Assessment of back proprioceptive sensibility in girls with double curve idiopathic scoliosis
Scoliosis volume 9, Article number: O68 (2014)
Functioning of the proprioceptive system is essential for proper motor control and trajectory planning reflexes, regulation of muscle tension and coordination of muscle activity. Proprioception based biofeedback is used in scoliosis physiotherapy.
To assess back skin deep perception in a group of scoliotic girls before and after a 5-day FITS therapy.
Materials and method
58 girls, aged 10-16 years (mean 13.6 ±1.4) with double curve idiopathic scoliosis were examined. Control group consisting of 40 healthy girls. 12 points were selected at the patient’s back at the scapulae, thorax and waist areas, and a paper sheet with schematic representation of the back was given to each patient. The researcher touched the patient’s back while the patient herself, pointed out the areas where the researcher touched the back. Examination was performed twice: immediately before and after a 5-day FITS therapy.
In the control group as many as 91.4% girls pointed unerringly to areas located bilaterally near scapulae. Most mistakes occurred when showing the points around waist line on the concave side (34.5% of subjects). In control group most mistakes were made in pointing to places located round the waist line (in 45 to 50% subjects). The size of primary and secondary scoliosis had no influence on the number of errors ( p>0.44). In scoliotic girls undergoing a 5-day FITS therapy, no significant differences were observed (p>0.34).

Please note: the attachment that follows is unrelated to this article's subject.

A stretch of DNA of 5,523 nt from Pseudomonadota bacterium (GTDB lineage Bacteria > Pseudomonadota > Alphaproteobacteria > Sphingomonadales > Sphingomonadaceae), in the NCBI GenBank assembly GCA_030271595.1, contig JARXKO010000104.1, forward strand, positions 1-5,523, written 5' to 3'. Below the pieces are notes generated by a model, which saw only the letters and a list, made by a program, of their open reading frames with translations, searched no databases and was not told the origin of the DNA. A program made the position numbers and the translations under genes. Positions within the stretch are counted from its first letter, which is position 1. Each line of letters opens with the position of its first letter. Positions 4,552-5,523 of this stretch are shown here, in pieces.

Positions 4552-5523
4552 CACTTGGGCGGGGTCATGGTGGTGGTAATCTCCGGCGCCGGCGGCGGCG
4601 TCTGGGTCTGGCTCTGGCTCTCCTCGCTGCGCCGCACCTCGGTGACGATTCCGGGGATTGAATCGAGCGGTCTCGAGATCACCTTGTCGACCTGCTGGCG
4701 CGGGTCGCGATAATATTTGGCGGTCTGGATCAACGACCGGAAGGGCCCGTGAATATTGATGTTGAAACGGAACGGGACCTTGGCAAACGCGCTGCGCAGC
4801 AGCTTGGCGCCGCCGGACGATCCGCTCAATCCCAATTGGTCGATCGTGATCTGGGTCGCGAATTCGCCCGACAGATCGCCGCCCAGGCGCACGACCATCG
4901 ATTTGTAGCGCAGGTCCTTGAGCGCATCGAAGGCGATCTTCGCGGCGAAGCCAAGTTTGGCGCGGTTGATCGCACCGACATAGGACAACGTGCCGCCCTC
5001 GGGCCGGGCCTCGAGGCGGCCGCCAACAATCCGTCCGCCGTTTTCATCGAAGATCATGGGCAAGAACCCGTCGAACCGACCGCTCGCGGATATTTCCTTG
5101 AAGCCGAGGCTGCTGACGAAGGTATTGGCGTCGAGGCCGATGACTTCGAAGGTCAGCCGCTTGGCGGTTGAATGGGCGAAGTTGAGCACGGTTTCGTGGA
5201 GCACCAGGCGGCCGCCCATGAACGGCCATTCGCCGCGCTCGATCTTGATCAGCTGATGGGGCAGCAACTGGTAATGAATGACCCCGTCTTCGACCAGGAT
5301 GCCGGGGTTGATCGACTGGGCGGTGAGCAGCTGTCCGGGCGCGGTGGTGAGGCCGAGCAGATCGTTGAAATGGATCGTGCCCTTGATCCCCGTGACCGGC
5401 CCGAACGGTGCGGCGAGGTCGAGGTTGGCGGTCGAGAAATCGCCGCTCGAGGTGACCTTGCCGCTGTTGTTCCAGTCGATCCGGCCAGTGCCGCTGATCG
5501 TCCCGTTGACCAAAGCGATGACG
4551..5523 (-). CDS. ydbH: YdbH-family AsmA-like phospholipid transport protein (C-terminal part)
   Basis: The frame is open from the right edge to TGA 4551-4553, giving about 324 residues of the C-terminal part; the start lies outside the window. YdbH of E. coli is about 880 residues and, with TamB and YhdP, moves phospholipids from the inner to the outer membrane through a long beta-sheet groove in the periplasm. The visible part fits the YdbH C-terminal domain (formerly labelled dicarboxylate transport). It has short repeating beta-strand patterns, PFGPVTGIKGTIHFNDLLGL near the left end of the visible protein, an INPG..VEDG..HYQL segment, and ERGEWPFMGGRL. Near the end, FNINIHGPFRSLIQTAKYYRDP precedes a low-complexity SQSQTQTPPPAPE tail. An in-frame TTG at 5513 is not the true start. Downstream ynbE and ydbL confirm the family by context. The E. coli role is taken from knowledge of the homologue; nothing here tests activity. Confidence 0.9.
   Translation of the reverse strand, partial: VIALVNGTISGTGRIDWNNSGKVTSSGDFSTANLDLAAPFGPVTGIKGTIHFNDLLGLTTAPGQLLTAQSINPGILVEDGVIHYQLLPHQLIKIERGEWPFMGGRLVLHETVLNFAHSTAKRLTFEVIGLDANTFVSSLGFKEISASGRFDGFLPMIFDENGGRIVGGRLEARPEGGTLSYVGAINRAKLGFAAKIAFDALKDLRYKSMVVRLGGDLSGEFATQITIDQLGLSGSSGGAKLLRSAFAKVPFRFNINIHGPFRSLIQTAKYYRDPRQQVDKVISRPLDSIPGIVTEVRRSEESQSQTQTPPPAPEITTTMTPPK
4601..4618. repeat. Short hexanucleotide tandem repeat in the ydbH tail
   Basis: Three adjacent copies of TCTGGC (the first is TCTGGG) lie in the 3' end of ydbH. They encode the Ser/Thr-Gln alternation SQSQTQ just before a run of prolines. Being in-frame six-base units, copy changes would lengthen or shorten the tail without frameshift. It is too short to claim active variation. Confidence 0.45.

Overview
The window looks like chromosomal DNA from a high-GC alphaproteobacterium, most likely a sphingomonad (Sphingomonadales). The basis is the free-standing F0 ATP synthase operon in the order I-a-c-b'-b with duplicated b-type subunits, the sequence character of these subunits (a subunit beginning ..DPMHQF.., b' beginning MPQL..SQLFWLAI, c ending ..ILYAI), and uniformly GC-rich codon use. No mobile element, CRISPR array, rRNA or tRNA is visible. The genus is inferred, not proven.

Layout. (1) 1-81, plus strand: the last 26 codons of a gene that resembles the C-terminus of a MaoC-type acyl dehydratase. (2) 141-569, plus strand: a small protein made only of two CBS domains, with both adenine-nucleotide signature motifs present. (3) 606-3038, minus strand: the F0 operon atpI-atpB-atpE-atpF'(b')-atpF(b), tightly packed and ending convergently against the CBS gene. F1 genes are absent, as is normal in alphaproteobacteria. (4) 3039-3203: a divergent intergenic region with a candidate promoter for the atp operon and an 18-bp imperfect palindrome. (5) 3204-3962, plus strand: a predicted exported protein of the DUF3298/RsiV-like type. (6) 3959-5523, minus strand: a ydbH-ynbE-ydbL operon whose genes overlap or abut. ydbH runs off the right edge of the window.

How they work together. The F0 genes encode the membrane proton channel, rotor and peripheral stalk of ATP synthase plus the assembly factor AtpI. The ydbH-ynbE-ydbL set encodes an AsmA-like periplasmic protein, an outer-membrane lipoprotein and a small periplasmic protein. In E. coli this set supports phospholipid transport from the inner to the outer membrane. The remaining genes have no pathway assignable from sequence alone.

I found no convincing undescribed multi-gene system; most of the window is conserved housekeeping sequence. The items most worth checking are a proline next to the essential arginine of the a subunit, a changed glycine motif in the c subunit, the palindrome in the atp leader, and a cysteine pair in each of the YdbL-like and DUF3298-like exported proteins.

Healthy children scored on average 1.5 point lower than the children with scoliosis.
No relationship was found between the curvature angle and the accuracy of the task.
Techniques which stimulate the points with worse proprioception seems worth considering in individual scoliosis therapy.
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Cite this article
Białek, M., Brzęk, A., Białek-Kucharska, E. et al. Assessment of back proprioceptive sensibility in girls with double curve idiopathic scoliosis. Scoliosis 9 (Suppl 1), O68 (2014). https://doi.org/10.1186/1748-7161-9-S1-O68